I think I feel like posting a bunch of 964s this week. We’ll see how that goes. Apparently, yesterday’s Japanese market Slate Grey Carrera 2 recently sold and given the relatively high asking price it certainly seems the 964 is garnering some attention these days. This one here, a Guards Red 1994 Porsche 911 Turbo 3.6, takes us nearly to the top of the mountain. It’s not quite all the way to the top since that position belongs to the Turbo S, but given how rare those cars are – and how insanely expensive – I think we can all make do with the regular Turbo.
The Turbo 3.6 is one of the last 911 Turbos Porsche released prior to switching to twin-turbocharging and all-wheel drive for the 993. This ended a long line that Porsche began with the 930 and as a sendoff of sorts these Turbos certainly do the model proud. With a single turbo and all of the power directed to the rear wheels that makes them plenty attention grabbing for any driver.
Model: 911 Turbo
Engine: 3.6 liter turbocharged flat-6
Transmission: 5-speed manual
Mileage: 40,956 mi
Price: $218,895 Buy It Now
The Porsche 964 was a beloved model for Porsche enthusiasts being the first 911 to modernize with features that had otherwise become commonplace, like power steering, air bags, and anti-lock brakes. Yet it still maintained its raw mechanics, and omitted the electric gadgetry and fluff that many sports cars of the time had adopted. But it was the end of the 964 era that boasted its greatest accomplishment, with the introduction of the 3.6 litre Turbo â€“the last of the single, large turbocharger engines and the CrÃ¨me de la CrÃ¨me.
The 1994 3.6 Turbo is easily the best of the 964s and arguably the best of the Porsche 911 Air-Cooled Dynasty itself. True to the tradition of Porsche Innovation, the 3.6 Turbo presented a substantial advance in performance and handling, boasting the most power and torque of the 911s.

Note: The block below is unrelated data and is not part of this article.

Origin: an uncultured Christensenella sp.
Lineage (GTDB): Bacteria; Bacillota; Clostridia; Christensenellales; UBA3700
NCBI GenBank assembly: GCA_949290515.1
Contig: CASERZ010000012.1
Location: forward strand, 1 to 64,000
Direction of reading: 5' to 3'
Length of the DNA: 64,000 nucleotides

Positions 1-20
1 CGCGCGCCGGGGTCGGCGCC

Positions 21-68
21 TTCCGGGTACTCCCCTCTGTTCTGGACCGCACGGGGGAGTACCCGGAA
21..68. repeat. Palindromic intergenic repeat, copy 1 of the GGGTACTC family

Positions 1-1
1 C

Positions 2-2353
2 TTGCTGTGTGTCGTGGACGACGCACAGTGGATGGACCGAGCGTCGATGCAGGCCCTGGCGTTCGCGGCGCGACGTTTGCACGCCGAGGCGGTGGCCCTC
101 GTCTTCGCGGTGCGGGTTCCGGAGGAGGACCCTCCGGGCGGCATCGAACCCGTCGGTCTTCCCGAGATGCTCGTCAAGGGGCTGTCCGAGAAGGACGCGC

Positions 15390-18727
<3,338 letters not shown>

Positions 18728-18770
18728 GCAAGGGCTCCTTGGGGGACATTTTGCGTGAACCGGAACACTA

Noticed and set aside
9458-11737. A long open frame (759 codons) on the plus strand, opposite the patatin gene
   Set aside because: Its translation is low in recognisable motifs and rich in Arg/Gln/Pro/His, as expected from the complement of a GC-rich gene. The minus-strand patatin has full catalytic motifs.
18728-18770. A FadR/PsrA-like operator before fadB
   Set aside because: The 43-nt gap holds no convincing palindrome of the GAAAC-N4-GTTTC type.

Up until the 3.6, the 911 Turbo was a Beast, no doubt. But the 3.6 was one step closer to civilized – not quite tame, but with a few more manners. The previous models were known for their difficult to control bursts of power, making them a little less friendly for the everyday driver. Although the acceleration of the 3.6 seems barely legal, the outrageous thrust of this engine is more controllable, smooth, and predictable, and turns any man into a road-worthy racer.
This example was manufactured from the Exclusive Program. Special ordered by the first owner, this example is 1 of only 288 made for the U.S. market.
Porsche Exclusive options included:
18 In. Original Polished Speedline Alloy Wheels
Remote 6-Spd CD Changer
Raff (Supple) Leather with contrast piping
Leather Wrapped Shift Knob
Both the 2nd and 3rd Collector-Owners took immaculate care of this vehicle. We purchased from the 3rd owner, a seasoned collector who invested over $15K in 2015 alone. Fresh $4K service at 40,870 miles completed by Porsche certified facilities. Receipts present.
Most Recent Service Includes:
Brand New Tires as of July 2015
New Front and Rear Hood Struts
New Steering Rack Boots
Hydraulic/Brake System Flush
Power Steering Fluid Change
The original Guards Red paint has an absolutely gorgeous luster, aptly accented by fantastic Speedline wheels that demand your attention. As you can see in the pictures, this is easily a Condition 1 car, with an impeccably maintained interior featuring black supple leather seats and red contrast piping. Prepare yourself for a rush of speed at only 3500 rpm, with max speeds at 174 mph. It is a shame that due to their rapidly increasing value, these cars are barely driven and fully experienced. Still, a joy ride can be stolen here and there before she is tucked back into the garage â€“ nobody has to know.
It’s been a while since I featured one of these, but it doesn’t appear prices have really moved much. They’ve been pretty expensive ever since I started writing for this site and I doubt we’ll see that change. Though, as I noted above, they are still a far cry from the prices we see for the Turbo S, which approach, and can even exceed, $1M.
Given its mileage I would probably expect this one to be just under $200K rather than nearly $220K. That said, the general condition here looks very good. This dealer always touches up their photos so the exterior shots are tough to gauge. Nothing stands out to me as problematic, but it would have to be seen in the flesh to know for sure. The interior looks in nice shape though with little visible wear and very clean. The radio clearly is an aftermarket unit and it looks like there’s a complete system installed. Those appear to be the only non-original items on the car. We hear a little bit about its history, but nothing substantial on either the ownership or service side of things. Hopefully documentation is available, but nearly every Turbo 3.6 I’ve featured has been quite well kept and this one looks no different.